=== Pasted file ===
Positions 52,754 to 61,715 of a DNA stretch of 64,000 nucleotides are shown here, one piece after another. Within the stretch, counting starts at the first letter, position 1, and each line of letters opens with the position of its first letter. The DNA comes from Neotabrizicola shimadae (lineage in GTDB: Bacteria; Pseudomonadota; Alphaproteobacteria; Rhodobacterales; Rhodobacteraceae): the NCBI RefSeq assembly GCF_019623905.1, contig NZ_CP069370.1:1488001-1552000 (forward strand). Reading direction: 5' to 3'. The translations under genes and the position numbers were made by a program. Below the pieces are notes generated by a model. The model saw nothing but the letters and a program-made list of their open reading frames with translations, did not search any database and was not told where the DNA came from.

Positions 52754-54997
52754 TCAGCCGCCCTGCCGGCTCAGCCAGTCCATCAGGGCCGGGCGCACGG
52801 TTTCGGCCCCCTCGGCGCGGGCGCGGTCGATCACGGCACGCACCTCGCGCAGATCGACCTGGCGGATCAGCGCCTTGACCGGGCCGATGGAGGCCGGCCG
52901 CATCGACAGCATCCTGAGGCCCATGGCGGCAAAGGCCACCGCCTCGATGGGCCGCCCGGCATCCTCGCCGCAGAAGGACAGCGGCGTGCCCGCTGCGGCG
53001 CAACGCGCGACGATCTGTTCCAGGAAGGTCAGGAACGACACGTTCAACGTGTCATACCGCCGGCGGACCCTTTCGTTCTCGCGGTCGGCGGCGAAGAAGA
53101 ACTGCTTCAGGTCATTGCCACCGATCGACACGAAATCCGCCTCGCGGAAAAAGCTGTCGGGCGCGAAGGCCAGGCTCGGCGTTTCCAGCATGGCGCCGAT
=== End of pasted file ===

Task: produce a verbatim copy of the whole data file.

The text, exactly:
Positions 52,754 to 61,715 of a DNA stretch of 64,000 nucleotides are shown here, one piece after another. Within the stretch, counting starts at the first letter, position 1, and each line of letters opens with the position of its first letter. The DNA comes from Neotabrizicola shimadae (lineage in GTDB: Bacteria; Pseudomonadota; Alphaproteobacteria; Rhodobacterales; Rhodobacteraceae): the NCBI RefSeq assembly GCF_019623905.1, contig NZ_CP069370.1:1488001-1552000 (forward strand). Reading direction: 5' to 3'. The translations under genes and the position numbers were made by a program. Below the pieces are notes generated by a model. The model saw nothing but the letters and a program-made list of their open reading frames with translations, did not search any database and was not told where the DNA came from.

Positions 52754-54997
52754 TCAGCCGCCCTGCCGGCTCAGCCAGTCCATCAGGGCCGGGCGCACGG
52801 TTTCGGCCCCCTCGGCGCGGGCGCGGTCGATCACGGCACGCACCTCGCGCAGATCGACCTGGCGGATCAGCGCCTTGACCGGGCCGATGGAGGCCGGCCG
52901 CATCGACAGCATCCTGAGGCCCATGGCGGCAAAGGCCACCGCCTCGATGGGCCGCCCGGCATCCTCGCCGCAGAAGGACAGCGGCGTGCCCGCTGCGGCG
53001 CAACGCGCGACGATCTGTTCCAGGAAGGTCAGGAACGACACGTTCAACGTGTCATACCGCCGGCGGACCCTTTCGTTCTCGCGGTCGGCGGCGAAGAAGA
53101 ACTGCTTCAGGTCATTGCCACCGATCGACACGAAATCCGCCTCGCGGAAAAAGCTGTCGGGCGCGAAGGCCAGGCTCGGCGTTTCCAGCATGGCGCCGAT